There is no “glimmer of hope” in the trends of diabetes in the United States showing that about 14% of the population has diabetes. What is more concerning is half of the U.S. population has either diabetes or pre-diabetes. Diabetes is a major cause of illness and death in the U.S. Costs about 245 billion in 2012 due to healthcare costs and lost productivity.
Diabetes is the major cause of blindness, kidney failure, heart disease, strokes, amputations, and the sixth most common cause of death in the United States.
When looking at the data from 25 years ago compared to today diabetes increased in every age, gender, and ethnic group – including every educational level and every income level. In short, diabetes does not discriminate.
What is more concerning is half the US has either pre-diabetes or diabetes.
Diabetes in the United States was stable in the 1960’s to the 1980’s. Then there was a rapid increase in diabetes from the 1988 to 2008. What did not increase was undiagnosed diabetes. Decrease in undiagnosed diabetes secondary to better screening. Those with lower access to healthcare have not had such improvements.
Preventing Diabetic Issues
Diagnosis of diabetes and treatment of the blood sugar remain the cornerstone of preventing hospitalizations for its sequel. Southcentral Foundation’s Nuka System of Healthcare, has shown that while diabetes has increased, the development of a relationship between the primary care provider and the patient reduced hospitalizations and emergency room visits for diabetes.
Intensive lifestyle intervention showed that dropping weight by 7% resulted in a 58% lower incidence of diabetes than even those who received Metformin (the first line drug used by most for diabetes).
However, when it comes to obesity with diabetes, there is only one effective and cost efficient tool. That is weight loss surgery.
The Only Effective Treatment For Diabetes and Obesity
The upward trends of diabetes and pre-diabetes mirror the trends in obesity.
For those who have obesity there is only one treatment effective against diabetes and obesity, and that is weight loss surgery.
It is not only effective- but it is the most cost-effective. Below from the Australian study:
Mean 2-year intervention costs per patient were 13,400 AUD for surgical therapy and 3,400 AUD for conventional therapy, with laparoscopic adjustable gastric band (LAGB) surgery accounting for 85% of the difference. Outpatient medical consultation costs were three times higher for surgical patients, whereas medication costs were 1.5 times higher for conventional patients. The cost differences were primarily in the first 6 months of the trial. Relative to conventional therapy, the incremental cost-effectiveness ratio for surgical therapy was 16,600 AUD per case of diabetes remitted (currency exchange: 1 AUD = 0.74 USD).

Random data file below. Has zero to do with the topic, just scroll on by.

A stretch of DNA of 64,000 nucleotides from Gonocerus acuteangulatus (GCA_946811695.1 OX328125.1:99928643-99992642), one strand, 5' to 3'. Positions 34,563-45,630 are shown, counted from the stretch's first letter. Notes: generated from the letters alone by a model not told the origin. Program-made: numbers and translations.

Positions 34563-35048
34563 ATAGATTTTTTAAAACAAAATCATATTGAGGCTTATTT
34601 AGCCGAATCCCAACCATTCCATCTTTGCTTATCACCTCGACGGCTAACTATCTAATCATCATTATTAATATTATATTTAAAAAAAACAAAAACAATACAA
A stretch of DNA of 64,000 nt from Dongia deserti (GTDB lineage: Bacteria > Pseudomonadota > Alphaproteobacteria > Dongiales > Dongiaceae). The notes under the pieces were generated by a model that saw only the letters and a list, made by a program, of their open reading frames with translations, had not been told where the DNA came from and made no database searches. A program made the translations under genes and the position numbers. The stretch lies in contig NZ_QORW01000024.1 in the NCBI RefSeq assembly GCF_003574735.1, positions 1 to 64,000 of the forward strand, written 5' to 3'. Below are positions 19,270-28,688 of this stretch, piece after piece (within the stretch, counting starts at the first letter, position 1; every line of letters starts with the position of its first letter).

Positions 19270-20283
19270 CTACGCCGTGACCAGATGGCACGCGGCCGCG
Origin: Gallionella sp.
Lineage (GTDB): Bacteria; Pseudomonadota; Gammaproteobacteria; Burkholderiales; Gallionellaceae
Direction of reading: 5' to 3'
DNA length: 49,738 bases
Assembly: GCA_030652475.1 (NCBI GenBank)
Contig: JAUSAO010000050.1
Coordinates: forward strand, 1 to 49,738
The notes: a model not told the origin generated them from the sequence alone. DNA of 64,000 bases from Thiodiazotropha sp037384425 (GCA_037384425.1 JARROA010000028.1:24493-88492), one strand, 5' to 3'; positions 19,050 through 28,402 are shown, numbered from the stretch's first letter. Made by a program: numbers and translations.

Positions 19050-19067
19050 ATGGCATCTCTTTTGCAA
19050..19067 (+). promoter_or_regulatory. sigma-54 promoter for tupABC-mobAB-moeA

Surgical therapy appears to be a cost-effective option for managing type 2 diabetes in class I and II obese patients.
In all of the treatments that have been listed, only bariatric surgery has been found, in good studies, to reverse or slow diabetes, and reduce obesity. First shown with the Lap-Band, and then later confirmed with the RNY-gastric bypass and the now popular gastric sleeve – diabetes control is made better or diabetes goes into remission.
Success in bariatric surgery requires the patients to adopt a lifestyle that involves less refined sugars, less refined carbohydrates.
Menke A, Casagrande S, Geiss L, Cowie CC. Prevalence of and trends in diabetes among adults in the United States, 1988-2012. JAMA. doi:10.1001/jama.2015.10029.
REDUCTION IN THE INCIDENCE OF TYPE 2 DIABETES WITH LIFESTYLE INTERVENTION OR METFORMIN
Diabetes Prevention Program Research Group
N Engl J Med. Author manuscript; available in PMC 2006 February 17.
Published in final edited form as: N Engl J Med. 2002 February 7; 346(6): 393–403. doi: 10.1056/NEJMoa012512
Bariatric surgery: an IDF statement for obese Type 2 diabetes
J B Dixon, P Zimmet, K G Alberti, F Rubino, on behalf of the International Diabetes Federation Taskforce on Epidemiology and Prevention
Diabet Med. 2011 June; 28(6): 628–642. doi: 10.1111/j.1464-5491.2011.03306.x
Effects of Gastric Bypass Surgery in Patients With Type 2 Diabetes and Only Mild Obesity
Ricardo V. Cohen, Jose C. Pinheiro, Carlos A. Schiavon, João E. Salles, Bernardo L. Wajchenberg, David E. Cummings
Diabetes Care. 2012 July; 35(7): 1420–1428. Published online 2012 June 12. doi: 10.2337/dc11-2289
Cost-Efficacy of Surgically Induced Weight Loss for the Management of Type 2 Diabetes: A randomized controlled trial
Catherine L. Keating, John B. Dixon, Marjory L. Moodie, Anna Peeters, Julie Playfair, Paul E. O’Brien
Diabetes Care. 2009 April; 32(4): 580–584. Published online 2009 January 26. doi: 10.2337/dc08-1748
Dr. Terry Simpson
Dr. Terry Simpson received his undergraduate and graduate degrees from the University of Chicago where he spent several years in the Kovler Viral Oncology laboratories doing genetic engineering. He found he liked people more than petri dishes, and went to medical school. Dr. Simpson, a weight loss surgeon is an advocate of culinary medicine. The first surgeon to become certified in Culinary Medicine, he believes teaching people to improve their health through their food and in their kitchen. On the other side of the world, he has been a leading advocate of changing health care to make it more "relationship based," and his efforts awarded his team the Malcolm Baldrige award for healthcare in 2011 for the NUKA system of care in Alaska and in 2013 Dr Simpson won the National Indian Health Board Area Impact Award. A frequent contributor to media outlets discussing health related topics and advances in medicine, he is also a proud dad, husband, author, cook, and surgeon “in that order.” For media inquiries, please visit www.terrysimpson.com.